“Enthusiasm is one of the most powerful engines of success. When you do a thing, do it with all your might. Put your whole soul into it. Stamp it with your own personality. Be active, be energetic, be enthusiastic and faithful, and you will accomplish your object. Nothing great was ever achieved without enthusiasm.” ~ Ralph Waldo Emerson
First, a bit of good news: Everything I’m about to say applies to introverts as well as extroverts. I myself am a high-functioning introvert and find the old-school approach to sales and “closing” painful beyond belief. So don’t be concerned that I’m about to recommend you enroll in a course on winning friends and influencing people. In fact, I’m going to recommend instead you begin by doing what you do best, what only you can do: be yourself.
Passion is seldom a problem in the ranks of travel professionals. Those who choose travel planning as a career do so because they love travel. As is often the case, however, a small shift is necessary to fully engage as a competent travel professional. It’s not enough to be passionate about travel. You must be passionate about helping other people to travel. While this psychological shift is a small one, its power is transformative.
In many other industries, the primary source of the energy in the sales environment originates with and is maintained by the sales person – think insurance. The buyer is present by reason of near necessity, not choice. Some classic sales courses teach the secret to sales success as the ability to transfer enthusiasm from salesperson to customer. Something about that approach, however, seems misplaced in travel planning. Most clients are already excited about travel and come to the travel professional to execute the transaction; here is the pivot-point at which the smart travel planner will shift the psychology of the encounter, from a transaction to a relationship.
Don’t let your clients be excited without you! It’s your task to join them in their excitement and to confidently channel your combined enthusiasms into a constructive travel planning exercise.
In the best of situations, the “transaction” exists in the context of a relationship between the travel consultant and client. Once you realize that your mission is about helping others to travel, your travel practice becomes truly client-centric. You quit thinking with your own set of preferences and, importantly, you quit thinking with your own set of criteria about terms like “fun”, “luxury”, “cost” and “value”. Those attributes are personal to your client. What is a good value to you might not be to your client. What is expensive for you might not be to the client. What’s fun for your client might make your eyes roll up in your head.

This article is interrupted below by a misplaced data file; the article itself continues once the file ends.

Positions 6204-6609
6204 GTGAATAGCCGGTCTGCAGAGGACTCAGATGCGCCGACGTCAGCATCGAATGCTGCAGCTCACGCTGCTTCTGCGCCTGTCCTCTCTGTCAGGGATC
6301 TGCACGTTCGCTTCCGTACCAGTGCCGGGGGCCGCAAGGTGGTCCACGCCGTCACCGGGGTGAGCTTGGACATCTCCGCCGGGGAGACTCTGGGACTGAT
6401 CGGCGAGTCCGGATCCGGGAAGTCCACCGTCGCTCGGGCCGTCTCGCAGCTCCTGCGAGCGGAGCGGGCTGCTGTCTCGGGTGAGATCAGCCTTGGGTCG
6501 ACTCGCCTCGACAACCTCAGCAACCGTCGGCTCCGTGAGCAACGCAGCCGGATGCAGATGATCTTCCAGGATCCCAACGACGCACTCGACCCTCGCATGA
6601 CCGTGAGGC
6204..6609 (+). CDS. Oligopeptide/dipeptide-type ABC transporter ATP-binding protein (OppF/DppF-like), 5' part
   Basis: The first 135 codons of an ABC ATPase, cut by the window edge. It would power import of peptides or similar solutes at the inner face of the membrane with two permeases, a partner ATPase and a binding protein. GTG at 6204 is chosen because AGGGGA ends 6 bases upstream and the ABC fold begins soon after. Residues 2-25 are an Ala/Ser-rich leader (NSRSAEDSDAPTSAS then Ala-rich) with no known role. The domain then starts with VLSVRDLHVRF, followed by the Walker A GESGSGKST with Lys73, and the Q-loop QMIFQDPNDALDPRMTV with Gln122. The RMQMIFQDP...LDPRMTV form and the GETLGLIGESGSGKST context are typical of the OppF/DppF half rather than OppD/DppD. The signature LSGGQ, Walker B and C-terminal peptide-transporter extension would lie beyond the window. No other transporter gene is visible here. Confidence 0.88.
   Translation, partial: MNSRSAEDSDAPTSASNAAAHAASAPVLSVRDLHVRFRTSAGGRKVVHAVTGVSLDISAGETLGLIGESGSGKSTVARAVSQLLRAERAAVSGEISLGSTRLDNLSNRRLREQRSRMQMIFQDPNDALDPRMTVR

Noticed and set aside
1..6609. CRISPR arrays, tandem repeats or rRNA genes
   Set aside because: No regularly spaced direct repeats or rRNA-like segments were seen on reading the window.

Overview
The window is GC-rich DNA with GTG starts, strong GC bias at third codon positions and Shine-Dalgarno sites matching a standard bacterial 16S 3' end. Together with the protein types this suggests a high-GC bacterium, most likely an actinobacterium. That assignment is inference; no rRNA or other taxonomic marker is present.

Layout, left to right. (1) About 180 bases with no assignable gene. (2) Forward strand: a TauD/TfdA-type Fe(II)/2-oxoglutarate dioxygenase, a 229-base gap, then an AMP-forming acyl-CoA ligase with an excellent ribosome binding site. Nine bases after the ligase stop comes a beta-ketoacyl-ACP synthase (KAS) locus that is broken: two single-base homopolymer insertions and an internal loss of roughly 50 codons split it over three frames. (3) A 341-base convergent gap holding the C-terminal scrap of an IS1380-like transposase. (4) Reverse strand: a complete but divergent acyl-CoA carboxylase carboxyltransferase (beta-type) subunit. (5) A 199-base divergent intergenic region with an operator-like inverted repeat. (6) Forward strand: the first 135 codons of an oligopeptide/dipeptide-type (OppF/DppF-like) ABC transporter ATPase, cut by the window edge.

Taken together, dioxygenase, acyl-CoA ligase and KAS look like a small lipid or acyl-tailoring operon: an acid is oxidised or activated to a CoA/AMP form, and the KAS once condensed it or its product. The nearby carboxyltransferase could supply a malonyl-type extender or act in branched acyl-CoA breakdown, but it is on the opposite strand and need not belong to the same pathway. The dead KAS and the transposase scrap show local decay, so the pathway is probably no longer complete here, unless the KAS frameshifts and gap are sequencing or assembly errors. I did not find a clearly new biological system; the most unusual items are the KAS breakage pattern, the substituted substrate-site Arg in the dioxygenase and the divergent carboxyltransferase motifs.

Empathizing with the concerns and fears of your clients will keep you sane. Understand their hesitancy is that of an inexperienced traveler, just starting out on the path to what might be a lifetime of business for you. Take good care of them; making their vacation an experience is a rewarding exercise for a dedicated travel consultant. Once you adopt a truly client-centric approach, you can relax in the relationship and your confidence and love of travel can express itself most fully in a real enthusiasm for assisting clients in their travel planning.
Most probably, your new client works under the assumption that there is always a “better deal out there” and that everyone in the world is managing to travel more cheaply than they are. It is this price-driven mentality that is the most difficult obstacle both you and your client will face. For you, the obstacle amounts to a sales hurdle. For your client, however, the situation is worse. If you are not able to shift the emphasis away from price to value, your client risks great disappointment with their vacation – no small issue given the cost of travel. There is always something “cheaper” – you can buy a cheaper car, house, television, etc… the real question is one of value. As a professional you must first be able to understand this concern and then shift your client’s understanding to value.
So what is a travel professional to do? Many agents greet these exercises with exasperation. A better response, however, is to grasp a client’s focus on price as entirely understandable. Most clients have a retail paradigm in mind when they come to you. They think you sell travel. If you do not explain your role as a consultant, how can the client know better? Your task is to engage the client in an open discussion of your role, and importantly, their needs. You have to make the client comfortable with your role, and, incidentally, with their own.